Based around the concept of utility, Ujoh has received a lot of attention in the Tokyo Collection for its elegant womenswear. Since then, the brand has been expanding its business with an eye toward the global, based on the idea that, if the quality of the products is finely polished, then it can advance to the next level. We spoke to the designer, Mitsuru Nishizaki.


Ujoh designer Mitsuru Nishizaki


Mitsuru Nishizaki Mitsuru Nishizaki was born in Fukui in 1978. After graduating from Tokyo Mode Gakuen in 2002, he joined Yohji Yamamoto. He started Ujoh in 2009, and received the DHL Designer Award in 2015.


After having been in charge of patterns under Yohji Yamamoto, I started my own brand. I sometimes tell people my background, but sometimes not. When people call my work “Yohji-like,” I tend to have mixed feelings.

I am not sure I can either 100% deny or 100% agree with that. What does “Ujoh-like” mean? I believe that there is originality in our approach to the collections. I am from Fukui Prefecture, so I want to use synthetic fibres, sports clothing fibres, and keep on creating until I have a flavour all of my own.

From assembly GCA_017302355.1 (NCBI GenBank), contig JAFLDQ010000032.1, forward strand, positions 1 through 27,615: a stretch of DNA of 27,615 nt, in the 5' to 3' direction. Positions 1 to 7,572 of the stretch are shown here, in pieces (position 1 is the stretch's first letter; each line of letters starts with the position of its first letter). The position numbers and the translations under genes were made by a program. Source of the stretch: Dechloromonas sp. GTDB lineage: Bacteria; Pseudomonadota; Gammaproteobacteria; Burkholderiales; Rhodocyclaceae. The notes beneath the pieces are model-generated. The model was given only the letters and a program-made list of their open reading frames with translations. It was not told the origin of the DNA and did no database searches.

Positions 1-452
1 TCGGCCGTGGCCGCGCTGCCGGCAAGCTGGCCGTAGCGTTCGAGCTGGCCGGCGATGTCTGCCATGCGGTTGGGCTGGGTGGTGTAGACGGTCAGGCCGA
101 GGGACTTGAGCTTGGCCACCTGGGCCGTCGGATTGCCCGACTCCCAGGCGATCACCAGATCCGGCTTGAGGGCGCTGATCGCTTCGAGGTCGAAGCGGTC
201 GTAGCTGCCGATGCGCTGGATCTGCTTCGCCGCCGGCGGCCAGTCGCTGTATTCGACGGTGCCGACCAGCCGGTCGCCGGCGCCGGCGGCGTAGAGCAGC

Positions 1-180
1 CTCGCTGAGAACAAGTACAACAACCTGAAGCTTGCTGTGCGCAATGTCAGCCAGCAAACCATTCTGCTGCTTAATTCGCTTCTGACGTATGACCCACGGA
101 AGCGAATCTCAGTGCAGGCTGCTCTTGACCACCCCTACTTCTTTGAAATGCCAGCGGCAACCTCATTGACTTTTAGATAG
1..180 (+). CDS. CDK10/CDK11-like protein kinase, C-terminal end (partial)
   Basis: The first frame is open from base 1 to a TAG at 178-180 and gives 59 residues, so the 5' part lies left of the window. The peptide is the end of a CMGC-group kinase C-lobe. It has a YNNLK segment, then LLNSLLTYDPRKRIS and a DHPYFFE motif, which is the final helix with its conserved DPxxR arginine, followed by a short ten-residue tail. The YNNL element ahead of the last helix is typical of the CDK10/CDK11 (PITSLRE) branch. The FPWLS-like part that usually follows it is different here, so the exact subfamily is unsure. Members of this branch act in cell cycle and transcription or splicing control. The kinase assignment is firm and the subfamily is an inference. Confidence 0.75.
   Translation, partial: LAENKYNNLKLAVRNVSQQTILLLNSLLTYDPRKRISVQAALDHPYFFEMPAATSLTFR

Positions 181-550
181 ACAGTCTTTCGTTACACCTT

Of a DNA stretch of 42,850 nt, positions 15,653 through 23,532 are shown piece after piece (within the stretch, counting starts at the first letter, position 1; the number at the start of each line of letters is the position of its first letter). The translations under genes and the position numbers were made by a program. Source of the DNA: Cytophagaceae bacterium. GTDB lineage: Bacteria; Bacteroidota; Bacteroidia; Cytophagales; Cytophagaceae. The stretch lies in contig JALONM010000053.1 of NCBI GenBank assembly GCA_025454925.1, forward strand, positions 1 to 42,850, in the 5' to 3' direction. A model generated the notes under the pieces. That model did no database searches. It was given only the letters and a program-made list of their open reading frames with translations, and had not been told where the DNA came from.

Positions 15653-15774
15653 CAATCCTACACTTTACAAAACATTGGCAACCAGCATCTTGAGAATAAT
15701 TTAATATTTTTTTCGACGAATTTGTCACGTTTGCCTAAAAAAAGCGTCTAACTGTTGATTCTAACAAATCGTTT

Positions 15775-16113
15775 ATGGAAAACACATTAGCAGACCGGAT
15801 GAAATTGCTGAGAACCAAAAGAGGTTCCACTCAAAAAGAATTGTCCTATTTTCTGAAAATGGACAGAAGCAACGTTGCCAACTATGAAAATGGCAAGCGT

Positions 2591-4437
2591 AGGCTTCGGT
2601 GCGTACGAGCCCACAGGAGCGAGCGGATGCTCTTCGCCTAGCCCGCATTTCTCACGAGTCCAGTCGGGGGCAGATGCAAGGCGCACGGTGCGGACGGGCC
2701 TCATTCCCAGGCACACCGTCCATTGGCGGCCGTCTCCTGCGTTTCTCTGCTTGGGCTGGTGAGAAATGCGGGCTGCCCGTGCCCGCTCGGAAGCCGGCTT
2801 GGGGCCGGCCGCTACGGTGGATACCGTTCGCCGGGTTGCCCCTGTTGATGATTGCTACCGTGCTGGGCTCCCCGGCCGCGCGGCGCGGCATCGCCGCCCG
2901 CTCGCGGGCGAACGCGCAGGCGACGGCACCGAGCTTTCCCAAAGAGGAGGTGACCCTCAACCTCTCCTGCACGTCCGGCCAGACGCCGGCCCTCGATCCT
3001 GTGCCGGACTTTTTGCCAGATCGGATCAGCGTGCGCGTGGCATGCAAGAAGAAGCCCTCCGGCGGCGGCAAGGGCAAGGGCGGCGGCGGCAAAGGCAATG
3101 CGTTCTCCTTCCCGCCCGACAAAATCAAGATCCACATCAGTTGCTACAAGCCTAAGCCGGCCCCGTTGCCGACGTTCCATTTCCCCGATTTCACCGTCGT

I originally started in menswear, so I have a fondness for military styles, vintage clothes. But what I want is a finish that I can make elegant. We have a line with tailoring, symmetry and sportswear elements such as double raschel fabrics and blouson.

Even if we get a beautiful finish when tailoring menswear, we don’t keep a perfectly beautiful style. We change it to a more relaxed look. I dislike the word “unisex”, so I work with the feeling that, ultimately, I want to make women beautiful.

It has been seven years since I started my company. Our initial main target market was close to the volume zone. Of course, that was different from my real target. For autumn/winter 2015 I snapped out of that, and decided to do what I want to do.

I am bursting with the idea of doing and making what I want. In terms of business, a signature item is essential. In my case, that of course meant tailored jackets and shirts suited to those jackets. Our challenge is whether or not we can successfully add fragments of our own essence, accumulated over these seven years, to those items.